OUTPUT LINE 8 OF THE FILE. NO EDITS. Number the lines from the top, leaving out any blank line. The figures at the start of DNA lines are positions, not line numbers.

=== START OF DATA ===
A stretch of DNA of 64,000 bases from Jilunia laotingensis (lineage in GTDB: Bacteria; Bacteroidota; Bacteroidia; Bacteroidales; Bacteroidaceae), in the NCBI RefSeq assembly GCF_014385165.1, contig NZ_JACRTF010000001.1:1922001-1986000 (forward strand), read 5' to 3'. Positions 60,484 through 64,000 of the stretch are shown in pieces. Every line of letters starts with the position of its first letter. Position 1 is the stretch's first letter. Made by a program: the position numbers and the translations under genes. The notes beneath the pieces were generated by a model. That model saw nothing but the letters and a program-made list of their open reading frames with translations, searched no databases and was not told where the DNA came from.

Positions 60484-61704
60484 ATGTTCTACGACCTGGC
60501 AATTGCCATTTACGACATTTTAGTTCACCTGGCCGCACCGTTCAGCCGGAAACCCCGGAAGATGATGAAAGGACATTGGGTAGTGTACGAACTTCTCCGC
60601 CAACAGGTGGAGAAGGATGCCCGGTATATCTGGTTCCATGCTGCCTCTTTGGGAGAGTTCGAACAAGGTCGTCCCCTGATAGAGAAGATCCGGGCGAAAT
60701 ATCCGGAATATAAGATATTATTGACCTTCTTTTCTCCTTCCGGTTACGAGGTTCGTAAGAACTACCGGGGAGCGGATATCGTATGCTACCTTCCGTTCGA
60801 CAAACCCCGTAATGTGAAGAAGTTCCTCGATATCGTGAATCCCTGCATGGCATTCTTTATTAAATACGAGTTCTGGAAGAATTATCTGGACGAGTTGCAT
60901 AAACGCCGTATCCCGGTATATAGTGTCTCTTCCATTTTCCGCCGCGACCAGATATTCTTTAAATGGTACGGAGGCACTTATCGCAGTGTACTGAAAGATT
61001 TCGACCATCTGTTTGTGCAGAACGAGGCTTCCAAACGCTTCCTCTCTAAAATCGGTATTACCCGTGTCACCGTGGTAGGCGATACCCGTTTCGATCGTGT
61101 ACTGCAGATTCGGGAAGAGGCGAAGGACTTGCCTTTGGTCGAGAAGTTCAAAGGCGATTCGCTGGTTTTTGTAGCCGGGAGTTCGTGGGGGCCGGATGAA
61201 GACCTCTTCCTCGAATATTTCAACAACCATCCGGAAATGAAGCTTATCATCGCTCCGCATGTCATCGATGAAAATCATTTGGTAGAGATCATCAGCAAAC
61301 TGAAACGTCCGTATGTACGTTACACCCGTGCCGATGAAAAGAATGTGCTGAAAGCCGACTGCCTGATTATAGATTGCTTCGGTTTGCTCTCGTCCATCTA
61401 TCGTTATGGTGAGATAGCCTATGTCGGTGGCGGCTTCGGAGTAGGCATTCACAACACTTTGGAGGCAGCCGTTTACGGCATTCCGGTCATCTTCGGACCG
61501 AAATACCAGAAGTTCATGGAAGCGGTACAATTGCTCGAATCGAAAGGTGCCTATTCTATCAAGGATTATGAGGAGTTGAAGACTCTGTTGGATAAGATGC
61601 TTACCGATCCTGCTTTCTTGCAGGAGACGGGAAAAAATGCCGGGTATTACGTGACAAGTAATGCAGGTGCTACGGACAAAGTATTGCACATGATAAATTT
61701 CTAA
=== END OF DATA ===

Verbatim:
60901 AAACGCCGTATCCCGGTATATAGTGTCTCTTCCATTTTCCGCCGCGACCAGATATTCTTTAAATGGTACGGAGGCACTTATCGCAGTGTACTGAAAGATT